Pander: “…to provide gratification for others’ desires.” That definition, provided by Merriam-Webster’s on-line dictionary, is more polite than the way we usually think about the word. Perhaps that’s because its roots are from Pandare, a character in Chaucer’s poem Troilus and Criseyde. Pandare facilitates an affair between the characters in the poem’s title, and “to pander” eventually came to mean “to pimp.”
Pandering and politics go together like rum and Pepsi, of course, and the relationship is hardly new. But we are seeing it taken to new heights in these days of polarized populaces, especially in the US but right here in Canada, too.
The word came to mind when I heard newly elected BC Liberal leader Andrew Wilkinson speak recently. First, he promised to fight the NDP plan to let voters again have a say in replacing the first past the post electoral system. Huh? Wilkinson won the election on the fifth ballot, specifically because his own party designed a voting system that featured a form of proportional representation, giving each riding in the province 100 votes.
I interviewed Wilkinson a few months ago, and I thought he was candid, charming and down to earth. But his pandering expertise quickly came right to the fore when he demanded the NDP fix the “dumpster fire” that the ICBC has become. Yup, a dumpster fire lit by his own government and fueled by its constant draining of ICBC “profits”, but its now, according to him, all the NDP’s fault. Call for an end to the unnecessary incursion of government into the insurance business—we no longer benefit from lower rates than the private sector can offer—but at least take some responsibility for having created the problem.
I am not necessarily in the camp that thinks that Prime Minister Justin Trudeau can’t open his mouth without pandering, but I have starting to have my doubts. He did get unfairly criticized by his use of the non-word “personhood”, which was reported out of context and used in jest, but his last meeting with the family of Colton Boushie is pandering, in my opinion. His “politically correct” comments about the jury decision to find Boushie’s killer not guilty were outrageous enough for a man in his position (as were the comments by his Justice Minister) but to arrange a meeting with a family mired in a hot button issue has me questioning his judgment.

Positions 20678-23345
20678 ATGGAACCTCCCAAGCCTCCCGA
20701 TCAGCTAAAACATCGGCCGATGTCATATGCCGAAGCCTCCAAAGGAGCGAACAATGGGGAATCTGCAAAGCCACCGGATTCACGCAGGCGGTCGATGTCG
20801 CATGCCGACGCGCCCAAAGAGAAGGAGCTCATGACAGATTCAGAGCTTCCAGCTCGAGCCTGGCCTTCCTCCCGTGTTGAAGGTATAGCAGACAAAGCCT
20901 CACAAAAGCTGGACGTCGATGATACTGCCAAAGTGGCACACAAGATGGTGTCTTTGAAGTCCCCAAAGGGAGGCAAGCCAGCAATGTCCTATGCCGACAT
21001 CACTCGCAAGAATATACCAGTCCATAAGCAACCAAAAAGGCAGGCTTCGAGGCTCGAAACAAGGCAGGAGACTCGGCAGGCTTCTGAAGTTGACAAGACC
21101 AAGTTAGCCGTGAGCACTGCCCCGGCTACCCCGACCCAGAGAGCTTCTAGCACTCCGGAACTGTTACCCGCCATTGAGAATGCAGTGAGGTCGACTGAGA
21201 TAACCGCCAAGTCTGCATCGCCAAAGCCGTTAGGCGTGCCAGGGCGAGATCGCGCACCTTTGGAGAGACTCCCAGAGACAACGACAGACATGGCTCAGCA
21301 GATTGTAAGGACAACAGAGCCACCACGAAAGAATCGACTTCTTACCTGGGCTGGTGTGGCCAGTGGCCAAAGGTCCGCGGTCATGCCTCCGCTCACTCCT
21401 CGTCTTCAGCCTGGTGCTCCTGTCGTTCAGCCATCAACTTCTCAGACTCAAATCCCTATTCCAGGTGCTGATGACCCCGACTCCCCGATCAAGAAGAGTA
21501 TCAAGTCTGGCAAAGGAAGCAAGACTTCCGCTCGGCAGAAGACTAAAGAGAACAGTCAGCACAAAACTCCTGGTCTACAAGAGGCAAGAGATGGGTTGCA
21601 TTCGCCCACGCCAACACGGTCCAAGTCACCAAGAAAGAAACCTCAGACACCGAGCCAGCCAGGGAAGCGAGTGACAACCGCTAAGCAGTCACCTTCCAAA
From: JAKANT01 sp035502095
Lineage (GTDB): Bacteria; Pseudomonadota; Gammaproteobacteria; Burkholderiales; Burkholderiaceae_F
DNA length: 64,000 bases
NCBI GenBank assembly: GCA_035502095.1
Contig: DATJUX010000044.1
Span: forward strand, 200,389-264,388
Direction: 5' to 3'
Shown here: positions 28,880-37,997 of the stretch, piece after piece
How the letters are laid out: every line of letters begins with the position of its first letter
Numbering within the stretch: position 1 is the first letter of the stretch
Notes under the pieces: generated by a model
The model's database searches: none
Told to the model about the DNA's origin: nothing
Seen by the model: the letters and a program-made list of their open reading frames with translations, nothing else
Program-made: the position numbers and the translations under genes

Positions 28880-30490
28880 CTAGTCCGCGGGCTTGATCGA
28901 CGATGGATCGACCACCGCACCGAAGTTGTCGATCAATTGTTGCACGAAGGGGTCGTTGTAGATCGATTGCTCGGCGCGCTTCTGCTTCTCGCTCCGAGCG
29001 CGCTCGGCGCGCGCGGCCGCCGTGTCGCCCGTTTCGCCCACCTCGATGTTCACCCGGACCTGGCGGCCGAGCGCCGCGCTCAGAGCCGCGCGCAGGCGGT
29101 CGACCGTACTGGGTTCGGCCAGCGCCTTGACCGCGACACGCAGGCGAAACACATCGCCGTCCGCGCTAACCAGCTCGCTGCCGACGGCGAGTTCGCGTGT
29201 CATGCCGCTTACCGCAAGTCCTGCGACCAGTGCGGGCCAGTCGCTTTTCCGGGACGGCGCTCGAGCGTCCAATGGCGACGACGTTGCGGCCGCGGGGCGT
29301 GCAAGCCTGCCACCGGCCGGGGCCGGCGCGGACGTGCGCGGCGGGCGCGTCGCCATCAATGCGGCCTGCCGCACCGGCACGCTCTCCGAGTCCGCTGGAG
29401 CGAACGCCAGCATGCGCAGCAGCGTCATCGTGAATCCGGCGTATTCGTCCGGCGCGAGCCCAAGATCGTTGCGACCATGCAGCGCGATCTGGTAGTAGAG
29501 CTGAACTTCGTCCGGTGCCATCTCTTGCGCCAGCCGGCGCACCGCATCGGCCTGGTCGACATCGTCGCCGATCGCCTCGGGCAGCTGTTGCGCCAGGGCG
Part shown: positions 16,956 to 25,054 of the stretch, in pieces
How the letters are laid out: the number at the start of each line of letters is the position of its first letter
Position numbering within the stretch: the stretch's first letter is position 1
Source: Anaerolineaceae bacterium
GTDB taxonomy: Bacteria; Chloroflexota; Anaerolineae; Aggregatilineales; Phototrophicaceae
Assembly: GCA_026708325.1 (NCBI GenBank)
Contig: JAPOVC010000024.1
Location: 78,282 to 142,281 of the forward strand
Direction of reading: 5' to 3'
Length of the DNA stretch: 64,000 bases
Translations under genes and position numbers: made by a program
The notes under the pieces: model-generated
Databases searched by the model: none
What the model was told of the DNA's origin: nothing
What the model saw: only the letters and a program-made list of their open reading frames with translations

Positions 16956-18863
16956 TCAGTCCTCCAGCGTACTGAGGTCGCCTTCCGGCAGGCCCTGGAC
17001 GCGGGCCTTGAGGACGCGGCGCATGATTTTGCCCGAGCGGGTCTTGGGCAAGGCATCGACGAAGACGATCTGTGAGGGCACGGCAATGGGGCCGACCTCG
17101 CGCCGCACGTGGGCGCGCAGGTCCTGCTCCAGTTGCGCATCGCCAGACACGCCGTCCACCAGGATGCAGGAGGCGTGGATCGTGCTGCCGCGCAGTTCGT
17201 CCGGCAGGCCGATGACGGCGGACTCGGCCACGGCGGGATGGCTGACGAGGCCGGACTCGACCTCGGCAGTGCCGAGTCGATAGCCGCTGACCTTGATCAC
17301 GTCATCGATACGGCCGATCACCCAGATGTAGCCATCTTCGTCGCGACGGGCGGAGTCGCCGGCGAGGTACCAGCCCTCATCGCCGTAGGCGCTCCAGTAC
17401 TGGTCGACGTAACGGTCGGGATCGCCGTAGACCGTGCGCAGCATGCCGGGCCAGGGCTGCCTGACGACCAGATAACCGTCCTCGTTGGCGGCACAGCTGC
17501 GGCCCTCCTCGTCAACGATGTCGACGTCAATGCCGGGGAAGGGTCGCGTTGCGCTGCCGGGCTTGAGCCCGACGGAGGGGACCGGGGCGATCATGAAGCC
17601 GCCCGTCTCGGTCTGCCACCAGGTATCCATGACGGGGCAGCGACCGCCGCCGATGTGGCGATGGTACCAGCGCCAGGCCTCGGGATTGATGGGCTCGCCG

Don’t like the way our justice system works? Get in line. Few do. But don’t interfere with a process that is in place—fix the problems.
Fix them how? No more jury selection process in which prosecutors and defense attorneys can eliminate candidates without stating a reason. Juries of our peers should mean a random selection with no chance for manipulation by either side. Have a computer spit out the names and have those names comprise the jury.
Get rid of the unanimity requirement. Juries should have an uneven number of members and majority should rule. Limit the time allotted for trial. Make a week the max for major crimes, a couple of hours for less serious ones. Clear out the backlog of civil cases by having each file reviewed by a citizen’s panel first. If the suit is considered frivolous or without merit by the panel it doesn’t get the privilege of going to court. Start a process to rewrite laws, beginning with the Criminal Code of Canada, so that they can be understood by a person with an average education. Stop letting lawyers be the central part of the entire process.
Pandering is what happens when polarization has been created through the divide and conquer message. Clever politicians have come to understand that they don’t have to appeal to the broad public, but to keep their own—let’s use Trump’s own word here—base happy and divide opponents into a smaller groups. It’s what the anti-labour folks did a century ago when unions became seen as extensions of the communist threat—pit rural workers against urban workers, regions against regions, the agricultural sector and against the manufacturing sector, and so on. Break apart your opposition into small enough segments and you don’t need the will of the majority to gain or hold on to power.
But change won’t come until we stop falling for the people who are pandering to our personal desires.
Lorne Eckersley is the publisher of the Creston Valley Advance